From the director of "The Nightmare Before Christmas" and "James and the Giant Peach" comes "Coraline," another foray into luxurious stop-motion animation and wildly imaginative fantasy visualization. It's a gorgeous picture to behold, but fails to absorb smoothly, for the surreal nature of the material often overwhelms basic storytelling requirements. "Coraline" is an easy film to admire, but not always to watch.
Moving with her family from Michigan to a remote apartment building inhabited by demented stage and circus performers, Coraline (voiced by Dakota Fanning) is a curious girl, bored to tears with her new home and frustrated with her parents' lack of interest. Finding a small doorway hidden behind the living room wallpaper, Coraline decides to investigate, entering a bizarro world where her button-eyed Other Mother (Teri Hatcher) and Other Father (John Hodgeman) welcome her with open arms, giving the young girl all the attention she desires. While loving her adoptive family, Coraline grows nervous when she learns the price for such affection is the sacrifice of her own eyes and the imprisonment of her real-world parents. Working with help from both dimensions, Coraline attempts to escape her predicament, only to find Other Mother's intentions go from loving to malicious the more she resists the invitation.
Adapted from the novella by Neil Gaiman, "Coraline" has been stretched out to feature length whether it likes it or not, plowing through expected and unexpected realms of the unreal. The whole package has been attractively manufactured by director Henry Selick, who delivers big on the promise of the source material by arranging a literal carnival of horrors to alternately bewitch and betray the titular heroine as she wades through impossibly flooded fields of the subconscious.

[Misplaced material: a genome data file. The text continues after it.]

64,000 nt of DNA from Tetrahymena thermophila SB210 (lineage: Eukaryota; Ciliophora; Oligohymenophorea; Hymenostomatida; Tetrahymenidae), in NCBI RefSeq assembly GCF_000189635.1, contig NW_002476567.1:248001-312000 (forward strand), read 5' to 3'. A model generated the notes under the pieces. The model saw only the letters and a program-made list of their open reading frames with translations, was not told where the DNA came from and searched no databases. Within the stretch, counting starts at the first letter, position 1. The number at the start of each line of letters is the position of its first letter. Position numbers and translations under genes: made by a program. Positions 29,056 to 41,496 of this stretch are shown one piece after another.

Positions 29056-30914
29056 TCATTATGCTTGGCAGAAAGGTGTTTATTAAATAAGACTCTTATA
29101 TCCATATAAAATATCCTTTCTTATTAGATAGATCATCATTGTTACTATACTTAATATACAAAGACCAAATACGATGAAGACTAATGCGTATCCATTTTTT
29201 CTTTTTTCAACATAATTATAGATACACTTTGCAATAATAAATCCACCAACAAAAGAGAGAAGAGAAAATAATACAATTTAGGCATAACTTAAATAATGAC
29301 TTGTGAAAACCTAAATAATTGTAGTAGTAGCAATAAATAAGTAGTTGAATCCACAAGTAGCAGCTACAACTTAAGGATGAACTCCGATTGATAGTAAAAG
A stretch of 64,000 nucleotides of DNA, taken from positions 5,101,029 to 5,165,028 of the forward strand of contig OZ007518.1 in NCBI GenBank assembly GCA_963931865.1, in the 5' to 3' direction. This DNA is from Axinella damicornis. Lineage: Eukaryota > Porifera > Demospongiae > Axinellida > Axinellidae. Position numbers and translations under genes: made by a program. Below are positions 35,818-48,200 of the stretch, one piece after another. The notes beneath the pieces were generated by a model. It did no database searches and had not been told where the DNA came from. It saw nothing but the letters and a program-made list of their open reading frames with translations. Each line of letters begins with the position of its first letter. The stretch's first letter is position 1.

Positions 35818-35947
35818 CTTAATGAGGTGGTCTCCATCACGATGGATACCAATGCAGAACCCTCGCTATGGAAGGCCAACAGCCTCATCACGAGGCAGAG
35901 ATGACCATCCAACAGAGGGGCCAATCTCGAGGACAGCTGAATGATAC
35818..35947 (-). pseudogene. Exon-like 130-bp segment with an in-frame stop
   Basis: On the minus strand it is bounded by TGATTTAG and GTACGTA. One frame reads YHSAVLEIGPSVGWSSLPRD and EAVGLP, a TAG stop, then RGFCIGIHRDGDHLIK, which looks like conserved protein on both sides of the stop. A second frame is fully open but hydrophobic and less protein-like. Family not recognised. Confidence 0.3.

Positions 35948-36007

It's impossible to deny the picture's visual mastery, especially when the film is a proud member of the stop-motion club, forgoing routine CG sheen for exhilarating textures and luscious artistry that can only emerge from this painstaking process. Selick masters a miniature world for the film, indulging reoccurring Gaiman themes of heroism and magic while furthering his own interest in creepy crawly spooky creatures and bizarre Burtonesque production design. "Coraline" is a gorgeous film, made even more impressive when viewed in its native 3-D, adding another layer of fragrant fantasy dimension to an otherwise jam-packed bit of whimsy. A small part of me wanted the film's sound to accidently cut out during the screening, just to remove the burden of the story so total focus could be paid to the majestic needlework visuals Selick portions out by the shovelful.
With Gaiman's ideas lengthened, including the addition of slouching friend Wybie to help Coraline out, the picture has difficulty keeping perfect time. Most of "Coraline" seems to travel two steps further than it has to, indulging in the whirling psychedelia to a point of exhaustion. Meeting neighbors such as beet-loving Russian acrobat Bobinski (Ian McShane) and a pair of retired acting sisters, the buxom Miss Forcible (Jennifer Saunders) and the obese Miss Fink (Dawn French), provide an excuse to get out of Coraline's head, but their surreal tangents spiral out of control, some scenes to a point of unexpectedly macabre results that will surely provide a few nightmares to younger audience members.
Even if the bruised enchantment runs out of steam long before the movie ends, "Coraline" is a laudable achievement of animation and imagination, giving kids a nice roundhouse kick of unnerving fantasy, perhaps even inadvertently introducing them to the glittery highs and eye-clawing lows of an acid trip. It's a messy batch of insanity, but it's utterly beautiful.